We will create a resource for the investigation of chromatin structure, epigenetic modifications, and transcriptional regulators in early zebrafish development. The resource will be named CZECH, the Center for Zebrafish Epigenetics and CHromatin. Chromatin regulates gene expression, and impacts development by influencing the transcriptional programs that drive cell growth and fate decisions. DNA methylation and other chromatin marks (defined as the epigenome) strongly influence the timing and strength of expression of particular genes during development, but a systematic study has not been performed in any organism. Furthermore, misregulation of transcription via chromatin underlies many developmental defects and certain cancers. Thus, we must understand how chromatin dynamics help guide development. The Center will address this issue using a combination of genomic and genetic approaches, will provide detailed protocols for genomic approaches, and will deploy and manage a database for the community to view and submit datasets. Here, we will define the basic epigenome of germ cells and the early embryo of the zebrafish, both before and during organ specification. We will combine chromatin immunoprecipitation (ChIP) with high-density genome tiling arrays (to examine chromatin), and also perform gene expression profiling. We will initially limit our examination to the chromatin modifications most closely associated with transcriptional repression (DNA methylation, H3K9me3, and H3K27me3), or transcriptional activation (H3K4me3), which include the `bivalent'modifications important for poising genes in stem cells. Notably, our preliminary studies suggest the poising of early developmental regulators in sperm chromatin by DNA hypomethylation. In later stage embryos, we will use FACS to isolate developing tissues and then determine their epigenome.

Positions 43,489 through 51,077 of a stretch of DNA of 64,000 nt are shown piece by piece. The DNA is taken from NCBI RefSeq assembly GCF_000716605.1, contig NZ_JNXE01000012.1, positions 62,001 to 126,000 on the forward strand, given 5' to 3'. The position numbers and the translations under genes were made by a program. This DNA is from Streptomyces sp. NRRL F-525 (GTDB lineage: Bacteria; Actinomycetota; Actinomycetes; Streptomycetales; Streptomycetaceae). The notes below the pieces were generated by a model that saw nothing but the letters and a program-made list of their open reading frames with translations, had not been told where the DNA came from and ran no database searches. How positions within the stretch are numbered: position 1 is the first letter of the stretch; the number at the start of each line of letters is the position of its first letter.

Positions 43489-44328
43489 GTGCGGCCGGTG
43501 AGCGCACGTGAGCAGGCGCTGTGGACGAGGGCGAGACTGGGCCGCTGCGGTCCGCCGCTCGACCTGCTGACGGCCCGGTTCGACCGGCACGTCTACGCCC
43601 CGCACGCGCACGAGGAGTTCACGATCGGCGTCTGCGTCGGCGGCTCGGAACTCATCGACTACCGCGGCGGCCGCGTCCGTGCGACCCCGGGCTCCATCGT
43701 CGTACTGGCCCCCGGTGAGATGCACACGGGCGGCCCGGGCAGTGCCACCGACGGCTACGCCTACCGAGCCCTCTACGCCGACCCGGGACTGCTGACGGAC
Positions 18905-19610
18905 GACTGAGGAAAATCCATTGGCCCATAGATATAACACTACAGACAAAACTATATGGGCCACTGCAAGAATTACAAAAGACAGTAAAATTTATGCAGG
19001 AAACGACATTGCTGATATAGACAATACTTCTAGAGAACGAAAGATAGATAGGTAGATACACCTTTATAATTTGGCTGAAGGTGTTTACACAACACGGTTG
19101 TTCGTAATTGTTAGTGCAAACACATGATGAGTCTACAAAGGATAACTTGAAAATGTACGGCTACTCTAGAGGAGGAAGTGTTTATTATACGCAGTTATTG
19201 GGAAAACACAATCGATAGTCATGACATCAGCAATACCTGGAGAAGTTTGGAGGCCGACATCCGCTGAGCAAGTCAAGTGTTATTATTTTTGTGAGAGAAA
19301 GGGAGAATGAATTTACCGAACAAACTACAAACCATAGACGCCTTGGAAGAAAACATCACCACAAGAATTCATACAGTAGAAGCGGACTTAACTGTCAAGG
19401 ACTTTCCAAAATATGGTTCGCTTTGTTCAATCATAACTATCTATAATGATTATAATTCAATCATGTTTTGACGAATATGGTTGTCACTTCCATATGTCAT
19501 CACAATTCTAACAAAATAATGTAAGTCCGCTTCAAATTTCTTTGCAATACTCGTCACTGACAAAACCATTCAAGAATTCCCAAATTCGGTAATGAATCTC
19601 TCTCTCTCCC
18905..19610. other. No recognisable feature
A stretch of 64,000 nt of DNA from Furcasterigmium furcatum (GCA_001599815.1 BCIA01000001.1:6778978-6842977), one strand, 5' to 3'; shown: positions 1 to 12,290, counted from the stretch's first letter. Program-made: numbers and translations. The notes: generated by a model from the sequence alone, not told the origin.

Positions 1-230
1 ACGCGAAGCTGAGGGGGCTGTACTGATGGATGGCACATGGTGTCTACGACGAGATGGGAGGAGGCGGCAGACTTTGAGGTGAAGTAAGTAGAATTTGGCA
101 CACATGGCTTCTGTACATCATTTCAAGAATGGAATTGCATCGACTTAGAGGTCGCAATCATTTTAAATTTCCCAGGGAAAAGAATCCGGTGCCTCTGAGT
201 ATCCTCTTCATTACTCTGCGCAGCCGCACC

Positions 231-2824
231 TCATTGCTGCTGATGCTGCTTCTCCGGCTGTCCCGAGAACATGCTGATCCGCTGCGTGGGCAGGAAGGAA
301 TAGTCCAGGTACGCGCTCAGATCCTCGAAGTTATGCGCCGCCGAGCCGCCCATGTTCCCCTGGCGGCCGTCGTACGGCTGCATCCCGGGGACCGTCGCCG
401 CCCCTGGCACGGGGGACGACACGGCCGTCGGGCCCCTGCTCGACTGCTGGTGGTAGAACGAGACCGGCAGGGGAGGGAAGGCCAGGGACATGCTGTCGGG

This project addresses how chromosomes and their resident genes are packaged in germ cells and then change their packaging following fertilization to regulate gene expression during early development. This process is central to understanding how cells differentiate, how organs develop, and how cell growth is regulated. The misregulation of chromosome and gene packaging leads to problems such as birth defects, retardation, or cancer, depending on the particular chromosome(s) or gene(s) affected.
|Hammoud, Saher Sue; Cairns, Bradley R; Jones, David A (2013) Epigenetic regulation of colon cancer and intestinal stem cells. Curr Opin Cell Biol 25:177-83|
|Potok, Magdalena E; Nix, David A; Parnell, Timothy J et al. (2013) Reprogramming the maternal zebrafish genome after fertilization to match the paternal methylation pattern. Cell 153:759-72|
|Wu, Shan-Fu; Zhang, Haiying; Hammoud, Saher Sue et al. (2011) DNA methylation profiling in zebrafish. Methods Cell Biol 104:327-39|
|Wu, Shan-Fu; Zhang, Haiying; Cairns, Bradley R (2011) Genes for embryo development are packaged in blocks of multivalent chromatin in zebrafish sperm. Genome Res 21:578-89|
|Rai, Kunal; Jafri, Itrat F; Chidester, Stephanie et al. (2010) Dnmt3 and G9a cooperate for tissue-specific development in zebrafish. J Biol Chem 285:4110-21|
|Rai, Kunal; Sarkar, Sharmistha; Broadbent, Talmage J et al. (2010) DNA demethylase activity maintains intestinal cells in an undifferentiated state following loss of APC. Cell 142:930-42|
|Rai, Kunal; Huggins, Ian J; James, Smitha R et al. (2008) DNA demethylation in zebrafish involves the coupling of a deaminase, a glycosylase, and gadd45. Cell 135:1201-12|